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IWTG: Demko makes career-high 45 saves against the Islanders to steal a Canucks win

Heading into this game, the New York Islanders were averaging just 29.4 shots per game, the third-fewest in the NHL.
Graphic Dan Toulgoet and Freepik

Heading into this game, the New York Islanders were averaging just 29.4 shots per game, the third-fewest in the NHL.

Against the Canucks on Tuesday night, the Islanders racked up a season-high 49 shots on goal, desperate to pick up a win and stay in the Eastern Conference playoff race. Unfortunately for the Islanders, their season-high in shots was met by a career-high in saves from Thatcher Demko.

While he needed some run support from the skaters in front of him, Demko absolutely stole this game for the Canucks, making 45 saves. Many of those saves were absolute robbery, repeatedly stealing what seemed to be sure goals away from the visiting team.

Demko appeared to have it out for Mathew Barzal in particular. Barzal had a game-high seven shots, but didn’t score a single goal. Demko stymied him time after time in all three periods in regulation, then once more in overtime. Then, to really rub it in, Demko stopped him for an eighth time in the shootout.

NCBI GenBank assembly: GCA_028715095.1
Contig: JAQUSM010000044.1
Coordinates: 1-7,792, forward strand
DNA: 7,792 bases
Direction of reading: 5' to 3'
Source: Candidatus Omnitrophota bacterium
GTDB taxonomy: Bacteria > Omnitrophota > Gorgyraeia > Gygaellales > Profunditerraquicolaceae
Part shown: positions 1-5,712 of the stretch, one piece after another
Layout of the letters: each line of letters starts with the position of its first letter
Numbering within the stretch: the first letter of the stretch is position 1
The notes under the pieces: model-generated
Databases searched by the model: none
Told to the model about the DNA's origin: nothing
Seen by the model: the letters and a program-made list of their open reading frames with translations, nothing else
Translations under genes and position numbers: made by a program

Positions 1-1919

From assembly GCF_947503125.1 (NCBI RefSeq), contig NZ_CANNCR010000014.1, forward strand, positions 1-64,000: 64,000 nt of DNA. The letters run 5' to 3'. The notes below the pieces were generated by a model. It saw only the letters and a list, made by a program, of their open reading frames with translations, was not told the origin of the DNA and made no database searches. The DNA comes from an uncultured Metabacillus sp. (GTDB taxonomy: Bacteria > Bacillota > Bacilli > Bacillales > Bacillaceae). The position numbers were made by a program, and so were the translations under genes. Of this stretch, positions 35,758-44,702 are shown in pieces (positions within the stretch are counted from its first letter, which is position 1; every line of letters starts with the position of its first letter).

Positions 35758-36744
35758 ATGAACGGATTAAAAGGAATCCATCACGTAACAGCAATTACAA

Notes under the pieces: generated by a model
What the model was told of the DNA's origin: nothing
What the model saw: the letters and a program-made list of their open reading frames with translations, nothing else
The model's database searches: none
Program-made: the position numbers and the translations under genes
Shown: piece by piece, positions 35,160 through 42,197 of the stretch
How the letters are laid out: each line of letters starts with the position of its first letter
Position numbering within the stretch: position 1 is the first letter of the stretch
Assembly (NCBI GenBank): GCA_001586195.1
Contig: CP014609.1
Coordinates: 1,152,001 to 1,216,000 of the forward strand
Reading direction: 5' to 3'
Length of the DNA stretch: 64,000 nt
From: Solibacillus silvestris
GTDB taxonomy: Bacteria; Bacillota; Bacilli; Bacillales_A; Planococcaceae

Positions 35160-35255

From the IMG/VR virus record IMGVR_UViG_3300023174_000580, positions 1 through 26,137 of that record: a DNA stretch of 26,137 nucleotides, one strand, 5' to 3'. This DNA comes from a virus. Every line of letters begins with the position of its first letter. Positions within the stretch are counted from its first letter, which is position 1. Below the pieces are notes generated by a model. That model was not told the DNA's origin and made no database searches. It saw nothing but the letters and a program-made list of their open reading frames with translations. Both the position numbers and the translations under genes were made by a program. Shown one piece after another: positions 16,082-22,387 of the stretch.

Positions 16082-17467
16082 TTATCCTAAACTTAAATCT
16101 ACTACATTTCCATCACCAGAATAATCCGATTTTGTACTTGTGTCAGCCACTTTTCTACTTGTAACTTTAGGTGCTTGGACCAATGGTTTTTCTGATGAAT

It was exactly the type of goaltending performance the Canucks needed to bust them out of their current slump. Now they just need phenomenal goaltending every single game so they don’t immediately fall into another slump. Either that or they could improve their defensive efforts, but let’s not get crazy here.

I didn’t get crazy when I watched this game.

  • Loui Eriksson was a healthy scratch for this game, but I’m not sure the team giving up 49 shots in his absence will disabuse Travis Green of the notion that he needs Eriksson’s steady (and boring) defensive game in the Canucks’ lineup. The only Canuck that has been on the ice for a lower rate of scoring chances against than Eriksson is Brock Boeser.